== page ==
An object lesson on how primary turnout undercuts candidates occurred in 2014 and provided a forewarning for the general election. Former Lt. Gov. Anthony Brown, the heavily favored candidate in a multi-candidate Democratic primary, energized only a 16 percent voter turnout in his home county of Prince George’s but won the primary. Ditto in neighboring Montgomery, where only 20 percent of the voters showed up on election day even with two of their own – Douglas Gansler and Heather Mizeur – on the Ballot. Those returns should have been an early signal to anyone who was paying attention and was later not shocked by Brown’s defeat in the general.
Democrats have another, far more serious problem, and that is the breach between the traditional wing of the party and the diehard progressives left over from the 2016 Sanders campaign who are campaigning on last year’s issues. There’s no question that the party is drifting leftward, but the abrupt swing could take down the Maryland’s party’s chances with it.
The list of Democratic candidates is impressive for its accomplishments and credentials, though some of their reasons for running are thin: The latest to announce was Krishanti Vignarajah, a former policy director for Former First Lady Michelle Obama and a Sri Lankan by birth. Education and gender are front and center as her reasons for entry.
The term-limited Kamenetz is practically a career public official. He served two terms as Baltimore County Executive and four as a County Councilmember. He in a running feud with Hogan over a number of issues. Similarly, Baker is term-limited, spending two terms cleaning up the mess he inherited from his predecessor, the incarcerated Jack Johnson, and before that as a state legislator. Madaleno, openly gay, is an articulate spokesman for Democratic policy issues as head of the Senate Budget Committee in Annapolis where he was also a budget analyst before shifting to the elective side of government.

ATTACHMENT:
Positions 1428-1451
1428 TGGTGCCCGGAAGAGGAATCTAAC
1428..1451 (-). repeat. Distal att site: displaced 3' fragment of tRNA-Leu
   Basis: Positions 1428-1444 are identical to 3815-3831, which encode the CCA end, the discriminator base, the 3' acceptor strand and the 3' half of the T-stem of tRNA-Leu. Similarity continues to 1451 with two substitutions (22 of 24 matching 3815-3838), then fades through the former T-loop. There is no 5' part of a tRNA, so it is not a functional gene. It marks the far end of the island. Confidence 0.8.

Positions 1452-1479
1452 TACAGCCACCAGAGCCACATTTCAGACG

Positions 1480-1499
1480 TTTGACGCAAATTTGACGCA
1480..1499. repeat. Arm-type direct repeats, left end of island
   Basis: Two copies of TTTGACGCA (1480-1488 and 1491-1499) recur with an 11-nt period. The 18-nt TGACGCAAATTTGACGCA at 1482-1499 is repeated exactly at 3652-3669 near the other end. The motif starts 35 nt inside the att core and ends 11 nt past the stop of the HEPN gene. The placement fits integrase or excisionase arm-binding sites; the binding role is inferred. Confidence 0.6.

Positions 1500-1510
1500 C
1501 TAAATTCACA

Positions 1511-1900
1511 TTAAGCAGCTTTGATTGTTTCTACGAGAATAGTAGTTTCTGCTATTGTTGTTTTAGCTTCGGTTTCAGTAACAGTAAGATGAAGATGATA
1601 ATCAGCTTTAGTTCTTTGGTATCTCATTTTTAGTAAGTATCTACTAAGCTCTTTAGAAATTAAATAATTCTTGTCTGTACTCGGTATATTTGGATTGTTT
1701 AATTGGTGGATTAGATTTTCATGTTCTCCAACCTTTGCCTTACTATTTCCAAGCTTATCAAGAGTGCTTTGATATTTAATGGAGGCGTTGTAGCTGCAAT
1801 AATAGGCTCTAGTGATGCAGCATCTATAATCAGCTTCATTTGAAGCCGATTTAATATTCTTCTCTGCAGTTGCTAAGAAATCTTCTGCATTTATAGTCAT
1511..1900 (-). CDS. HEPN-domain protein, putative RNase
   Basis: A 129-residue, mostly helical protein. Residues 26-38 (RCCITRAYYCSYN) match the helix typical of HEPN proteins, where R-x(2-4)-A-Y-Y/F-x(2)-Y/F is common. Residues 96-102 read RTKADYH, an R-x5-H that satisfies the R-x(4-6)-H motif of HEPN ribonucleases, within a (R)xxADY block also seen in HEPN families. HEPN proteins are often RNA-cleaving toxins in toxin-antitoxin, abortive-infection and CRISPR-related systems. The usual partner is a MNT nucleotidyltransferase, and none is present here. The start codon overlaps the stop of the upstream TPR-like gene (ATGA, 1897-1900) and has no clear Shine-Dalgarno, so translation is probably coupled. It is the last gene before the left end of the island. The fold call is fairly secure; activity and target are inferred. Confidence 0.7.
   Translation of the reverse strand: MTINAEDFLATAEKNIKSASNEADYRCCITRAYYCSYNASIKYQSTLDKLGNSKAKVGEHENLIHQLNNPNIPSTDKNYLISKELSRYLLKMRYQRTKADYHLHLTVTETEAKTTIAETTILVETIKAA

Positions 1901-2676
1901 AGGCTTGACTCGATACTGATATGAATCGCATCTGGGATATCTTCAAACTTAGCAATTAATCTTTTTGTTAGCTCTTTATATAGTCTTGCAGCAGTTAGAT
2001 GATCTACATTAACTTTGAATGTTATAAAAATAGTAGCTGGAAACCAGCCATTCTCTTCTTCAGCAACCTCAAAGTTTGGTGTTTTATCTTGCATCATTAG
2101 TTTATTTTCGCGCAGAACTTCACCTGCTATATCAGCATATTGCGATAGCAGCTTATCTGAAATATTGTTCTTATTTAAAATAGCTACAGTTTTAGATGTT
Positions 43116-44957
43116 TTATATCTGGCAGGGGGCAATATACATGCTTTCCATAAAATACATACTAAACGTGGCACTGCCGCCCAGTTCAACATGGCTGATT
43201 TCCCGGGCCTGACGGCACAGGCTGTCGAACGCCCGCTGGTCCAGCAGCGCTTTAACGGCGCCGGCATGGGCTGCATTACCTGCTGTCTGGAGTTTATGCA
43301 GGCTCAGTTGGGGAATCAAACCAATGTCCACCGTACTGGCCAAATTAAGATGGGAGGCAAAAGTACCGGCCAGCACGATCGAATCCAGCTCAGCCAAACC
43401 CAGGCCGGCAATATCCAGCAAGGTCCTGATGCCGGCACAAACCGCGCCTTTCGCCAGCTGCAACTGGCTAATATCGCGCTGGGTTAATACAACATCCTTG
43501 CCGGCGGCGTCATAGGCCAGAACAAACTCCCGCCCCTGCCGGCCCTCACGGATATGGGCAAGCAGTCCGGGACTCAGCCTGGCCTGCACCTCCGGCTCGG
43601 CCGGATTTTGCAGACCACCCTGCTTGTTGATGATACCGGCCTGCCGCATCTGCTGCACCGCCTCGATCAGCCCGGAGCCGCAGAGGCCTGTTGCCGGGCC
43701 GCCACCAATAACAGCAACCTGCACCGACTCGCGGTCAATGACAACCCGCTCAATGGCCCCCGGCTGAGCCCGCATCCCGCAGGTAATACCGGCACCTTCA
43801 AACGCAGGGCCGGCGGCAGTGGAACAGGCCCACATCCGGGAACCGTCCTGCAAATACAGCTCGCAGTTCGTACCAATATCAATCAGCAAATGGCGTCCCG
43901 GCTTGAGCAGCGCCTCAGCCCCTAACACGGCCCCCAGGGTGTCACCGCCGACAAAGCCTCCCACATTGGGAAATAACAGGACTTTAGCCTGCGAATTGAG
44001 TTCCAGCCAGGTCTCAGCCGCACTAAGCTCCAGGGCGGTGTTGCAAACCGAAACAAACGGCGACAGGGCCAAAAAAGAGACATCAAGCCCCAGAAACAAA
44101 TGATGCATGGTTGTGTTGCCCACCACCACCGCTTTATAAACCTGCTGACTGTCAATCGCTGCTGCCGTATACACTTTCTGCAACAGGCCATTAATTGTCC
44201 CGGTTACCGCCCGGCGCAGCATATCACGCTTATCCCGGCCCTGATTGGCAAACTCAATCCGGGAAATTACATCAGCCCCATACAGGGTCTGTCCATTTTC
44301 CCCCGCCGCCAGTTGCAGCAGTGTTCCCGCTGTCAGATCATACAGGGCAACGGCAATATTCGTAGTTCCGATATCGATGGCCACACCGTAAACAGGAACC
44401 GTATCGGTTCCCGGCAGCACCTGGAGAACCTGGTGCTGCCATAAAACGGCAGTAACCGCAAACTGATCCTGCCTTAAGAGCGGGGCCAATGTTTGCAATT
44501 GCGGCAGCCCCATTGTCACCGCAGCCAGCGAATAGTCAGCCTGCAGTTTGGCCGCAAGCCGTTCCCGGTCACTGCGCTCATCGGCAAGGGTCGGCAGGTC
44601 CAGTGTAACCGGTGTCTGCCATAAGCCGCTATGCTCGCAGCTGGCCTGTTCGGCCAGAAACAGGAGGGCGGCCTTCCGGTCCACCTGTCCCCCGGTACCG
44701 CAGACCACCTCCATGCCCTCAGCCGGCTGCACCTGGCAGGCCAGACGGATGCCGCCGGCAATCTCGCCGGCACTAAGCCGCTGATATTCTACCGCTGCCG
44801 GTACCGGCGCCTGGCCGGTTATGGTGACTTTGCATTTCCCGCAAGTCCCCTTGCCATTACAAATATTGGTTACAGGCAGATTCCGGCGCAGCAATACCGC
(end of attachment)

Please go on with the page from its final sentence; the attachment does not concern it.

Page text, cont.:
Ben Jealous is the former NAACP head who, last year, traversed the nation as a surrogate for the presidential campaign of Sen. Bernie Sanders, of Vermont, and has Sanders’ endorsement. Jealous brings many of Sanders’ issues to the Maryland race for governor, especially the single-payer health care system and a $15 minimum wage. Alex Ross is a Baltimore entrepreneur, and Baltimore attorney James Shea is a former chair of the Maryland Board of Regents and an ally of Former Gov. Martin O’Malley (D). Also considering the race is Maya Rockeymoore, a policy consultant and wife of Rep. Elijah Cummings (D-3d).
Before a chosen Democrat gets to the Nov. 6, 2018, general election, they all must slog through the June 26 early-summer primary with one thought in mind: It’s organization – identifying your vote and getting it out on election day – that wins primary elections and not how much money you’re going to spend on Pre-K. That’s reserved for general elections where issues and personalities help to amplify the differences between candidates and parties.
For the moment, though, the battle is among Democrats who will no doubt debate (1) which is the most likely to be the strongest to represent the party against Hogan; and (2) forget about trying to make a major issue of attaching Hogan to President Trump. It hasn’t worked, and it probably won’t. Trump’s too shifty and unpredictable to pin down, and Hogan’s smart enough to zig and zag as necessary. Democrats should concentrate their message on Hogan the governor.
And what’s even more difficult for Democrats to define is that Hogan, while frequently at a protocol standoff with Democrats in the General Assembly, hasn’t given anyone reason to be really angry at him. And there’s the matter of money. With the broad field of Democrats, contribution dollars will be spread thin and in short supply. Hogan already has $5 million in the bank in a state where recent campaigns for governor have reached $20 million.
There’s one final piece of advice from the late columnist Molly Ivins: “I long since decided that if the candidate doesn’t have some Elvis to him, he ain’t gonna make it.”